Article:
A look at the crimes and capture of Charles Starkweather and Caril Ann Fugate, teenage lovers who murdered 10 people in the 1950s.
A young married couple's photographs of their vacation give police the clues they need to implicate the pair in the murders of two other Ocean City, Maryland vacationers.
Klan leader Sam Bowers goes on trial for ordering the murder of an African-American storeowner 32 years prior, and investigators reopen the unsolved case of an African-American truck driver who was forced to leap to his death from a bridge by Klan members.
In 1936, King Edward VIII unexpectedly abdicated the throne to marry the love of his life, American divorcée Wallis Simpson, proclaiming, "I have found it impossible to carry the heavy burden of responsibility and to discharge my duties as king as I would wish to do without the help and support of the woman I love." Edward's behavior prior to his decision to abdicate—including courting Wallis while she was still married to her second husband—garnered outrage from the British Royal Family, most notably from Queen Mary of Teck and King George V, and led to the "abdication crisis" in Britain. In 1937, the happy couple married and embarked on a jet-setting life in Paris, meanwhile referring to themselves as "W.E."—their initials, but also a dig at the royal "we," or the majestic plural. Subversive and playful, their nickname continues to serve as a testament to their lasting adoration for one another.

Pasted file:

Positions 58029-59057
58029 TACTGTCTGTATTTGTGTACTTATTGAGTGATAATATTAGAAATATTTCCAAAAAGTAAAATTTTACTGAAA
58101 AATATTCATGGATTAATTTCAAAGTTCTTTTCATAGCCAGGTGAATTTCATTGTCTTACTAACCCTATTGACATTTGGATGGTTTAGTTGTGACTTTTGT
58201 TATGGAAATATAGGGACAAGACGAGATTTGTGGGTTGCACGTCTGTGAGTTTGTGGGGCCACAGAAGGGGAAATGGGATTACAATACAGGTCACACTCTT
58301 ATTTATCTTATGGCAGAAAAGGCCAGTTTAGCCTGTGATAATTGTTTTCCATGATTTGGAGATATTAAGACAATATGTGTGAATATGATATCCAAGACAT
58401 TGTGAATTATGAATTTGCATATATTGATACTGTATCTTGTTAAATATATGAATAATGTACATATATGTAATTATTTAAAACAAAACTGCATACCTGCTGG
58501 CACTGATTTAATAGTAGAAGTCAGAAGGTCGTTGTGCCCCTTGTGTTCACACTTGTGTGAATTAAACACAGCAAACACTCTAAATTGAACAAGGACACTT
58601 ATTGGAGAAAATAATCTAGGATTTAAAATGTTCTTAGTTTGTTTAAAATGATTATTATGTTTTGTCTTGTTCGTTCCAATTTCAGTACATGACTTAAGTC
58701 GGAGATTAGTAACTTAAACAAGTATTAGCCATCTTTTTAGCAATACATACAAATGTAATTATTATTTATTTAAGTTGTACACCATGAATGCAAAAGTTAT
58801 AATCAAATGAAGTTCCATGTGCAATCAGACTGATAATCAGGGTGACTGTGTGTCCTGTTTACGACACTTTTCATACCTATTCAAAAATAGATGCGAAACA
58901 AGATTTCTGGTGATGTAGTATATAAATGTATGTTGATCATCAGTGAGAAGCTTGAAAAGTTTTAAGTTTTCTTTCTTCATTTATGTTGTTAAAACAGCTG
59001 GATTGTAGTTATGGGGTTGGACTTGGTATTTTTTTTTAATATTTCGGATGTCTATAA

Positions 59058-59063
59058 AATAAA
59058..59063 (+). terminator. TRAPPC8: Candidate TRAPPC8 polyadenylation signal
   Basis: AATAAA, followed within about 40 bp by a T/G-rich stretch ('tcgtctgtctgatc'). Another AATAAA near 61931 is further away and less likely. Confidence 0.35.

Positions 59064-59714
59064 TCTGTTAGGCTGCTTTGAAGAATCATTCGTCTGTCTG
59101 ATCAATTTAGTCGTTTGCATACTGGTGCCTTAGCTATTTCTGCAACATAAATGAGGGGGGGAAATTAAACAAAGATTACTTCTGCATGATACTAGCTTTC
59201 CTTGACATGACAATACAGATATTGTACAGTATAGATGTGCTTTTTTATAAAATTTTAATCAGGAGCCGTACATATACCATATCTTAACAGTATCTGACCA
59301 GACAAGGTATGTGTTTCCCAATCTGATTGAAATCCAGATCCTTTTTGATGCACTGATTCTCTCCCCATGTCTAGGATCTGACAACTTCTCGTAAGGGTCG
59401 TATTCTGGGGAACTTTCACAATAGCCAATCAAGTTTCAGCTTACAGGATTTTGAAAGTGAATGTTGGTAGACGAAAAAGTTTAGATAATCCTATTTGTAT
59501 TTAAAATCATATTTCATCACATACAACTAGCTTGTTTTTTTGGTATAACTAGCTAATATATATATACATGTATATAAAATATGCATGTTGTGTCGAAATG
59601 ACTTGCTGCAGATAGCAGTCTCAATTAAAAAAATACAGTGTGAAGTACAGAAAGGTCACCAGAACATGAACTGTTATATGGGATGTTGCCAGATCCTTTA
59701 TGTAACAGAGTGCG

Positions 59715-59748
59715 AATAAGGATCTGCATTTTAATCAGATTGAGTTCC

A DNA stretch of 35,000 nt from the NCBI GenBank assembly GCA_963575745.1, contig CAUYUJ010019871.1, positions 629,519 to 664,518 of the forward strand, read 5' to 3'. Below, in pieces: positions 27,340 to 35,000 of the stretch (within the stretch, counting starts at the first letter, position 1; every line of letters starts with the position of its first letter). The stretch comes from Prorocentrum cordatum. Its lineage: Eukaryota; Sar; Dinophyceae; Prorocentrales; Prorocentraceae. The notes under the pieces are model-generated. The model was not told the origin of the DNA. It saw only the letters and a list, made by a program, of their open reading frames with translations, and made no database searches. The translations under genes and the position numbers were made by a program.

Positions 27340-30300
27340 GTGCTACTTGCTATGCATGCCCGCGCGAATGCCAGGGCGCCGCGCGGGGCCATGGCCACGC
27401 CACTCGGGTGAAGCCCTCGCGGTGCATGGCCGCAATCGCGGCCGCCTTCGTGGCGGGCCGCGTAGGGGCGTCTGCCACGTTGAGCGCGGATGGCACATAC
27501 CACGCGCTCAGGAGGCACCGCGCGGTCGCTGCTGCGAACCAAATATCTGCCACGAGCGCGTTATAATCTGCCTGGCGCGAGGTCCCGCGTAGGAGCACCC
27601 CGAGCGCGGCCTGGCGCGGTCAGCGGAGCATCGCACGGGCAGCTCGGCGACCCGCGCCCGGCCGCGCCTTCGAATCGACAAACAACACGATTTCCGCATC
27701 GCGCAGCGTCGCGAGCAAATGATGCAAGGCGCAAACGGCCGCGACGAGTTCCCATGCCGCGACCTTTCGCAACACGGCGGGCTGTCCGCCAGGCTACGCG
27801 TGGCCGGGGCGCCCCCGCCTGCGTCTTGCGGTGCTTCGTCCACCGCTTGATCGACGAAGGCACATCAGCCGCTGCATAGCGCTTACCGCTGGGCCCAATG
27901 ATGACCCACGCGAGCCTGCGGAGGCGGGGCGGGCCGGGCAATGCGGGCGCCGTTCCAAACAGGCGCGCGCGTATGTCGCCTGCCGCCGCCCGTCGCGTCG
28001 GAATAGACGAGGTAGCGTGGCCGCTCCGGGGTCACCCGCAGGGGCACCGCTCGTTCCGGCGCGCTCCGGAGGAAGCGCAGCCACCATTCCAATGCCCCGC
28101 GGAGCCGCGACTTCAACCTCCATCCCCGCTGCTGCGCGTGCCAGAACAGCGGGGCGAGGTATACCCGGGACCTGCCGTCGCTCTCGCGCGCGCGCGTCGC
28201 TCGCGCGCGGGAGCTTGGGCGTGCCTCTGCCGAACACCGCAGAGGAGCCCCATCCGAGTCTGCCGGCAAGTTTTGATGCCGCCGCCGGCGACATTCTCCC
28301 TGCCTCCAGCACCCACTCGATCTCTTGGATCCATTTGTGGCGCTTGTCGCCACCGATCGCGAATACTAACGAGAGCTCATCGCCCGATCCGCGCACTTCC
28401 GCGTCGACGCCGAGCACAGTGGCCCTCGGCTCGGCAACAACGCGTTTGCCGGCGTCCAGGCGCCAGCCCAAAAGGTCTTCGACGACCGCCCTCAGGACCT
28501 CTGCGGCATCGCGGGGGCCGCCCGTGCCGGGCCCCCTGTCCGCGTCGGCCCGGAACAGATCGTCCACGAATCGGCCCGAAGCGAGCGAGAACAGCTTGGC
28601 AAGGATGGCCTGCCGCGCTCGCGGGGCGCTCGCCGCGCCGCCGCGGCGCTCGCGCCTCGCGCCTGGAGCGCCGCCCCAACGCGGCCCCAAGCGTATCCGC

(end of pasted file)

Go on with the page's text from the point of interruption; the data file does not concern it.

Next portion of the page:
Life imitates art in Hollywood, where passionate romances turn into short-lived marriages and quickie divorces. Numerous nuptials are one of the hallmarks of the celebrity lifestyle. Hollywood royalty Elizabeth Taylor married eight times—even more than real royalty King Henry VIII, who married six times. Here's a look at the famous individuals who tied the knot—and then tied it again, and again, and again.